Macrina, struggling against shame, went into the little oratory, and remained weeping and praying there all night, sometimes with her face against the ground and her tears running over the dust. The heat and pain in her breast and the tension were so insupportable, that she gathered up some of the cool earth and pressed it to the swelling, when it burst, and she was relieved; and so the need for calling in a surgeon was overpassed.
At length Aemilia died, at an advanced age. None of her children were with her at the time except Macrina and Peter; however, as she was dying, the old and saintly woman murmured blessings on the absent darlings, and taking Peter by one hand and Macrina by the other, said, “Lord, I offer to Thee my firstfruits and my tithe. Accept them, O Lord, and pour the floods of Thy grace into both their hearts.” They were her last words. She died in 373, and was laid beside her husband whom she had loved so well. The grief of Macrina was not to be expressed. She had been the inseparable companion of her mother since her earliest infancy, and they had not had a thought or wish but what was in common.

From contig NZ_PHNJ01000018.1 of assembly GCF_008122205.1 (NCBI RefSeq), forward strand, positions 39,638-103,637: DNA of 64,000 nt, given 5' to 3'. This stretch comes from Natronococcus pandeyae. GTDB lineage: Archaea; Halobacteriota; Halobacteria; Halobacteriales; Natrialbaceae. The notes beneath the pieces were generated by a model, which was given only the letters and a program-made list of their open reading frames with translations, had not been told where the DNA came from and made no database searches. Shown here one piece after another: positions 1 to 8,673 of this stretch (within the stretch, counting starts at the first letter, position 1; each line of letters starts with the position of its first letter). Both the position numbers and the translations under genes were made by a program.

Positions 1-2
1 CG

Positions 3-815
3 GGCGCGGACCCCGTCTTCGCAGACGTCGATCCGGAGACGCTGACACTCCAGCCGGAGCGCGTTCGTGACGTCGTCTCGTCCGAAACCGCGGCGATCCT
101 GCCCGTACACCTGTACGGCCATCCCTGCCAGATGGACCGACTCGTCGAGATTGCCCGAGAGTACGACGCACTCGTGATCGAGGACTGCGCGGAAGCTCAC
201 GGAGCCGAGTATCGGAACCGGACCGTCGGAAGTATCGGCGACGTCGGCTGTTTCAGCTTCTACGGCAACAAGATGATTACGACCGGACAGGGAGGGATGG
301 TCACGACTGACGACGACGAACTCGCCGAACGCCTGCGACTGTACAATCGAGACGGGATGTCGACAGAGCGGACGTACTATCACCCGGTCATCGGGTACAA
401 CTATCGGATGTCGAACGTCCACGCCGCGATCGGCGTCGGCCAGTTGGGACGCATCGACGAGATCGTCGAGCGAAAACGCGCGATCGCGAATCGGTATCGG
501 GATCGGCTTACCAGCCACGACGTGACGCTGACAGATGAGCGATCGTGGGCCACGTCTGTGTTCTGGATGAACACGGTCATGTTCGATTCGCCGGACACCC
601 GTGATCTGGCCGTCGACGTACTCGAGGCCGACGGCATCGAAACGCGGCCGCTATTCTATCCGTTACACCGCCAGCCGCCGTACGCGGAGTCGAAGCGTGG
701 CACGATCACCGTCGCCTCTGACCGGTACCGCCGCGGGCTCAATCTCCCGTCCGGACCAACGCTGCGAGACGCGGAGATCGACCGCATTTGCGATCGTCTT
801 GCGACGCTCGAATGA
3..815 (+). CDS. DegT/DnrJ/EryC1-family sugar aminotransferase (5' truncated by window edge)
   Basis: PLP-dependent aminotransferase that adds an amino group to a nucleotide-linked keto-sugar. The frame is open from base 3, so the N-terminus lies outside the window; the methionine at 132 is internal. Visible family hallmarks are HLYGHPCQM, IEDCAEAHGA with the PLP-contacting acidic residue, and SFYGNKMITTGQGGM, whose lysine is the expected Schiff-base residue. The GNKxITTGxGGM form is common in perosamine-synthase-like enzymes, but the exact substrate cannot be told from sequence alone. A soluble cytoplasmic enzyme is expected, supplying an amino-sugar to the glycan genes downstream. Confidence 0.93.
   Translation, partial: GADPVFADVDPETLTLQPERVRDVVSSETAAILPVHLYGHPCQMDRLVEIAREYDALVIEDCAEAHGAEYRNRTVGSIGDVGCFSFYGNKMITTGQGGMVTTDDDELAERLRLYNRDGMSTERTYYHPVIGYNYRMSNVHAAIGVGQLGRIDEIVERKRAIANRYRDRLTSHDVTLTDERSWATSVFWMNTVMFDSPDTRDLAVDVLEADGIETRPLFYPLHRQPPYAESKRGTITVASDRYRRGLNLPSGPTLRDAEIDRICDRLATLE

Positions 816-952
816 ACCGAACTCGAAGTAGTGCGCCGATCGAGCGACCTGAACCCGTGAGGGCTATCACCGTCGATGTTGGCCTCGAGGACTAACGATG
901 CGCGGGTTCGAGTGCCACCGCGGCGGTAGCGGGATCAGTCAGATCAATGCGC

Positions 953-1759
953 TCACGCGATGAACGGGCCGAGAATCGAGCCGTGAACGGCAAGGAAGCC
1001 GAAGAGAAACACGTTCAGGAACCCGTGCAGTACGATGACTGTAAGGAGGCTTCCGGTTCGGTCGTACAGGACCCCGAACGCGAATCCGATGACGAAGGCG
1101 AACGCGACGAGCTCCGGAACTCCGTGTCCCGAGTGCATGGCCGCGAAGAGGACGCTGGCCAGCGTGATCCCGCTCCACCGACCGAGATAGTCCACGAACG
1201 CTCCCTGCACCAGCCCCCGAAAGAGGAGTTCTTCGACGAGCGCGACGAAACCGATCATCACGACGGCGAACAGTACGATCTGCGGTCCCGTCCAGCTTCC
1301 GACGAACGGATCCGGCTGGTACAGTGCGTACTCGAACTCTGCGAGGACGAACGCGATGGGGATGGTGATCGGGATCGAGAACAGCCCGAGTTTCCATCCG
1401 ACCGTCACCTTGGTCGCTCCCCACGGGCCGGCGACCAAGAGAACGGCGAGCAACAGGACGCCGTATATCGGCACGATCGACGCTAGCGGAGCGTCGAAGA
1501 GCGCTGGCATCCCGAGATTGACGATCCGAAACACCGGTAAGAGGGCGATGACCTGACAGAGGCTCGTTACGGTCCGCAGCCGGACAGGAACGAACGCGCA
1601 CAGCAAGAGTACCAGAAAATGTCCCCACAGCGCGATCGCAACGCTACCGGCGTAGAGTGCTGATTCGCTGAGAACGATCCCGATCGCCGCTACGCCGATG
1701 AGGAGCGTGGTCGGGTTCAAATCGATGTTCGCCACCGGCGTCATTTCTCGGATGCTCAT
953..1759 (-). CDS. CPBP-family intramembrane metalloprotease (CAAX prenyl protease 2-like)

Before Macrina had recovered from this blow she was called on to endure another. Her favourite brother, Naucratius, was found dead in the field along with his servant Chrysapius, without it being known what had caused their death.
Six years later she was called to mourn the loss of her eldest brother, Saint Basil. It was she who, with his friend Gregory Nazianzen, had been the means of turning his heart entirely to God. As a young man he had been disposed to push his way as a statesman. In 355 Basil had been at school with Julian, afterwards Emperor, and an apostate from the faith, and with Gregory, who was the son of the Bishop of Nazianzus. Basil had not formed a high opinion of the former, but with Gregory “it was one soul in two bodies.” On returning to Caesarea after his father’s death, Basil turned towards a life in the world, and a prospect of advancement in official life opened to him. It was then that Macrina had exerted all her influence over him, and gave him that final direction which made of him so glorious a saint and teacher of the Church.
And now Macrina had lost him.